You’re an accountant! You’re in a noble profession! The word “count” is part of your title!Max Bialystock from The Producers
The other things that the Babylonians did was create numbering systems that led to how we think about time and circles. They used Base 60. Yep. Why they used 60 itself is a source of much curiosity, explained in an interesting analysis from J.F. O’Connor and E. F. Robertson here. Plausible explanations include either that A) 60 is the first number divisible evenly by 1, 2, 3, 4, and 5; B), there are roughly 12 months in a solar year times 5 visible planets of 1500 B.C.; or C) the number of 12 non-thumb knuckles on one hand times the 5 fingers on your hand could let you count to 60. These might seem far-fetched, but if you are an ancient accountant without even an abacus, much less a calculator button on your smart phone, then you probably created all sorts of counting methods using your body.
What seems harder to understand is that the Babylonians–and pre-Greek civilizations in general–didn’t use angles. That is, they didn’t have notations or measurements that could be interpreted as angles. They kept extensive records on “the rising and setting of stars, the motion of the planets, and the solar and lunar eclipses, all of which required familiarity with angular distances measured on the celestial sphere. [Wikipedia/Eli Maor]” They subdivided circles into 360 degrees and created hours and minutes by on 60 unit intervals.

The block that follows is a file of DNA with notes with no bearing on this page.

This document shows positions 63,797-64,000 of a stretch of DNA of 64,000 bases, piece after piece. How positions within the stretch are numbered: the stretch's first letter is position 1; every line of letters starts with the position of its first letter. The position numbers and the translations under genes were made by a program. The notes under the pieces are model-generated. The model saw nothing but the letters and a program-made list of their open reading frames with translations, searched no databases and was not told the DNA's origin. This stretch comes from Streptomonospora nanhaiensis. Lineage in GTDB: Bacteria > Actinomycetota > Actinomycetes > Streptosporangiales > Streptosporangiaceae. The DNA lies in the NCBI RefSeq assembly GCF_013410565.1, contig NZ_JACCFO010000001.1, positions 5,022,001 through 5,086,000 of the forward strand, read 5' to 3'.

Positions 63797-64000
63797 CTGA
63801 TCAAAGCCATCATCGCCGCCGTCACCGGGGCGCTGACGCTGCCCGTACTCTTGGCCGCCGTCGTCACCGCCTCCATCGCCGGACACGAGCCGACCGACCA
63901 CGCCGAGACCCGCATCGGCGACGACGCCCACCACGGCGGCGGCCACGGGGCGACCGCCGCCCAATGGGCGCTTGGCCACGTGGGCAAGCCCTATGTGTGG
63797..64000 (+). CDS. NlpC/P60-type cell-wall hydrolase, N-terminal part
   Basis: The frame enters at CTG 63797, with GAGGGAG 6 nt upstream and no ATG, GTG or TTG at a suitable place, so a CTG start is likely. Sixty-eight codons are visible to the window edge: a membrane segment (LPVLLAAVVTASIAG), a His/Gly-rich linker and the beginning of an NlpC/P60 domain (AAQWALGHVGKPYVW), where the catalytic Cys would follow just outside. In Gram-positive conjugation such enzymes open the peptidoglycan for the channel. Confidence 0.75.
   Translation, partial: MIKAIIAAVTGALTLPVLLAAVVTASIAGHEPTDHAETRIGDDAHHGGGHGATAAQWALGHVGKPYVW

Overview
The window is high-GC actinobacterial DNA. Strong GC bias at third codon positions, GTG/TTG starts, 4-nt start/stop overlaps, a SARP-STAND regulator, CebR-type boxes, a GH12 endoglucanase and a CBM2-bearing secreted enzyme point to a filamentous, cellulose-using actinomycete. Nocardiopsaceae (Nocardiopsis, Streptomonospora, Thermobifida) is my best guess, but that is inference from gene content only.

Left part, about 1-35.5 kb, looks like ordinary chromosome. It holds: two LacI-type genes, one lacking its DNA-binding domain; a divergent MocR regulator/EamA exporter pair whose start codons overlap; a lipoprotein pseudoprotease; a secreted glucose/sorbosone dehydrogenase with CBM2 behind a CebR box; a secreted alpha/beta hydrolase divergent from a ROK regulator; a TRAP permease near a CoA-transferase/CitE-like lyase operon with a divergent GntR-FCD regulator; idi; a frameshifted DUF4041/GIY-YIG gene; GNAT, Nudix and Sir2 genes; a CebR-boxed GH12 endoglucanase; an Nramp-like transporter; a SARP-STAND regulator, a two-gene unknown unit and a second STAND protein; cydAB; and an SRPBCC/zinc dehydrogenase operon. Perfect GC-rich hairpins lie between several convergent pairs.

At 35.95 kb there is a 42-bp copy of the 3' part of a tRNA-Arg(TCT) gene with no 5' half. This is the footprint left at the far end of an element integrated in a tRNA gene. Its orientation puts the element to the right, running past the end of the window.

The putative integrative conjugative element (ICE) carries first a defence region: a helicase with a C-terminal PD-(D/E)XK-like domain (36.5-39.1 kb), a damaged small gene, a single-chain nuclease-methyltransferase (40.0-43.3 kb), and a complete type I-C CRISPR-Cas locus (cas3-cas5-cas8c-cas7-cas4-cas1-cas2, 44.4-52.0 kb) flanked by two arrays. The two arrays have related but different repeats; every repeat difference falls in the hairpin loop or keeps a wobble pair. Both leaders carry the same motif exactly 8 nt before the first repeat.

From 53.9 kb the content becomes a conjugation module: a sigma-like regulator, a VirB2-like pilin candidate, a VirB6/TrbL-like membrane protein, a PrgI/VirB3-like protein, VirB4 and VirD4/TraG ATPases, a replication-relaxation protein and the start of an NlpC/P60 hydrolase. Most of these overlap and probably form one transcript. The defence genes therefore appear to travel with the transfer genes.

It’s a little hard to believe or understand how Babylonians could do all this sophisticated math-y stuff and not use angles, but as scholars later showed, not everyone came to mathematical truths in the same manner that the Greeks did. What they did do is create tables of numbers–possibly the relationships between the length of the sides of triangles?–which were very exact. We know this from a Babylonian tablet called Plimpton 322, and that’s where some juicy scholarly fighting comes to the fore.
Stealing from the Non-Europeans
First, remember that there’s an automatic assumption by scholars for hundreds of years that Greeks invented everything. Typical was the assertion by mathematics professor Morris Kline in 1964, who wrote that compared to the Greeks, “the mathematics of Egyptians and Babylonians is the scrawling of children just learning to write, as opposed to great literature.”
In response to such a Euro-biased point of view, others began to put together analyses of Indian, Arabic, and Babylonian contributions to mathematics, such as George Joseph’s Crest of the Peacock. Unfortunately, Joseph and collaborator Dennis Almeida were accused of plagiarism of the work of Indian mathematician C. K. Raju which ended with the University of Exeter dismissing Almeida and the University of Manchester disassociating itself with Joseph’s work.